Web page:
Assessment: Turning a Blunt Instrument Into a Powerful Learning Tool

Monday, November 26, 2012 Comment 3 students sitting together in library studying working on computer

It’s ironic that assessment in schools is most often “something adults do to students,” as Rick Stiggins puts it, because all humans are highly evolved for learning, and self-assessment is a powerful tool all learners use. Whether you are trying to master a recipe, solve an equation, improve your golf swing, you continually ask yourself questions such as “Have I learned to do what I need to do?” “What did I do wrong?” “How do I improve?” and, most importantly, “How did I learn that?” All, assessment. Wouldn’t it be great if schools didn’t turn a


The Social Relevance of Public Writing

Tuesday, November 13, 2012 Comment writing on public wall scheduling a meet up

I want to talk about the nature of writing in today’s age of participatory media. In particular, I want to talk about how writing within my classroom has helped foster community amongst the students. In fact, the subtitle of this post could be, “How Wearing a Tie to Class Spurred Community Building.” For one of my undergraduate composition courses, my students and I meet three times a week in a small computer lab with LCD projections on all four walls, a smart tablet for the instructor and a document camera for displaying anything that might not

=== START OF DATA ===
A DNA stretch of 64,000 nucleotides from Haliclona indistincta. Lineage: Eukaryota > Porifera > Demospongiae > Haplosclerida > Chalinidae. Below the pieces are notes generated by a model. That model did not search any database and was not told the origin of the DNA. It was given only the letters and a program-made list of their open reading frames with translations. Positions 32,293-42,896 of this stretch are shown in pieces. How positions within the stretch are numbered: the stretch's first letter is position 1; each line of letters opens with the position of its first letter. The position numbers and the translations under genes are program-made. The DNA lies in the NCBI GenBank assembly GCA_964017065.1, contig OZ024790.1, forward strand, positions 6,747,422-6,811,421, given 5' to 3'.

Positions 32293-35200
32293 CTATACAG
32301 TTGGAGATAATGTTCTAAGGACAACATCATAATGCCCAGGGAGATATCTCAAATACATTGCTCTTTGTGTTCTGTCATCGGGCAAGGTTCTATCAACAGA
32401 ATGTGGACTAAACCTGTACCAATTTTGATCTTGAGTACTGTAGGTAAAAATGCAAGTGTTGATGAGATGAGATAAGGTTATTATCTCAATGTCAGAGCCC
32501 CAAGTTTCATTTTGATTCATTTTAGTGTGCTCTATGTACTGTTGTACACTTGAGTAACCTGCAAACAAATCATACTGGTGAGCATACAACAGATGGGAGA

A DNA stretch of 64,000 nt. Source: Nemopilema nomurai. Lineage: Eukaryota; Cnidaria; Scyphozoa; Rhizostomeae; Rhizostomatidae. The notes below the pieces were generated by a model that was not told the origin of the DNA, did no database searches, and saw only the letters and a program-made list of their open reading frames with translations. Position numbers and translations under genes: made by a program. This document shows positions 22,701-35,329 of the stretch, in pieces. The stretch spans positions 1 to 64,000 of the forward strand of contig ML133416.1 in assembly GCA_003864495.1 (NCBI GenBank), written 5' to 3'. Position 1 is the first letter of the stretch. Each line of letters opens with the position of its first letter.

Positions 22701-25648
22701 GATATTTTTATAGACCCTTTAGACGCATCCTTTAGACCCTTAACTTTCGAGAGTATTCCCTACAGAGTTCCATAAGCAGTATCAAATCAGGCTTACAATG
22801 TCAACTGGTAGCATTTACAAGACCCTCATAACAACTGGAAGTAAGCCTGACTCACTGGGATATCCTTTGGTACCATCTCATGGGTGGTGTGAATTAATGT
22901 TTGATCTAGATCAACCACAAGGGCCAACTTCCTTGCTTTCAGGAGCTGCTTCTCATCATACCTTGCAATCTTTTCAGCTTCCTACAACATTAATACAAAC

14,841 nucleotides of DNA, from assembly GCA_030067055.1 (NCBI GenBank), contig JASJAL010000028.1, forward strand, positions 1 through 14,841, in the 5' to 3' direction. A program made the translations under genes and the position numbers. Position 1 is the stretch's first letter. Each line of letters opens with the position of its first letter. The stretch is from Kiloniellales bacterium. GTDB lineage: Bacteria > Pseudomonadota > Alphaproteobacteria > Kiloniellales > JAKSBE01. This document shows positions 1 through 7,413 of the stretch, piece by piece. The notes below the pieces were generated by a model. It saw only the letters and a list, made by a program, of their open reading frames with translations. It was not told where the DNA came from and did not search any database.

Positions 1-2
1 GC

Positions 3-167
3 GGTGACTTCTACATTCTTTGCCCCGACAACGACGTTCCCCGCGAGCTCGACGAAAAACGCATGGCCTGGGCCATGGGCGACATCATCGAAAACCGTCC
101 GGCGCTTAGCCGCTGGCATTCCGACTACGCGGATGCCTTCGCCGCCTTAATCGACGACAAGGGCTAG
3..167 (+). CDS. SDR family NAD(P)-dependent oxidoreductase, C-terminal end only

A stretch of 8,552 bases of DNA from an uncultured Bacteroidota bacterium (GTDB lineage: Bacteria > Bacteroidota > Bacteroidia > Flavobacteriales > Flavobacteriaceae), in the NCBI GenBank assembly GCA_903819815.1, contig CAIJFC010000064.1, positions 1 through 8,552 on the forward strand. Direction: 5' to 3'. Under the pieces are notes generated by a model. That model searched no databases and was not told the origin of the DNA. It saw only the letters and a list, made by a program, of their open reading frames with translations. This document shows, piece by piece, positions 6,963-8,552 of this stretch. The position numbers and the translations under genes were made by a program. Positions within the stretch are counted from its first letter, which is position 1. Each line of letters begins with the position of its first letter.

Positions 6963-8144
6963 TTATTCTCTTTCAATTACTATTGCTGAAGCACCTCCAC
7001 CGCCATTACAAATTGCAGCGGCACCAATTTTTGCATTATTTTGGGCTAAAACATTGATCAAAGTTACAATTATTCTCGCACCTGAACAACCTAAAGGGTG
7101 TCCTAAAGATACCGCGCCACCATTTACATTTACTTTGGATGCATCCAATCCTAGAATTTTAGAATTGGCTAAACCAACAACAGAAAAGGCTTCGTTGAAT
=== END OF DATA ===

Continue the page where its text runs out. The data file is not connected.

Some Thoughts on iPads and One-to-One Initiatives

Thursday, October 18, 2012 Comment close up of ipad and spiral notebook

In my experience, there’s broadly three ways to relate to any kind of educational technology: 1) Technological — decide on the technology (for whatever reason) and that determines what you do pedagogically; 2) Pedagogical — settle upon the pedagogy and then look for a technology that fits; 3) Ecological — combine pedagogies and technologies to promote certain kinds of behaviours. I’d like to think that most of what I’ve done so far in my career, from training teachers to implementing multi-site learning systems to evangelising Open Badges, has been focused upon evangelising this ‘third way’ of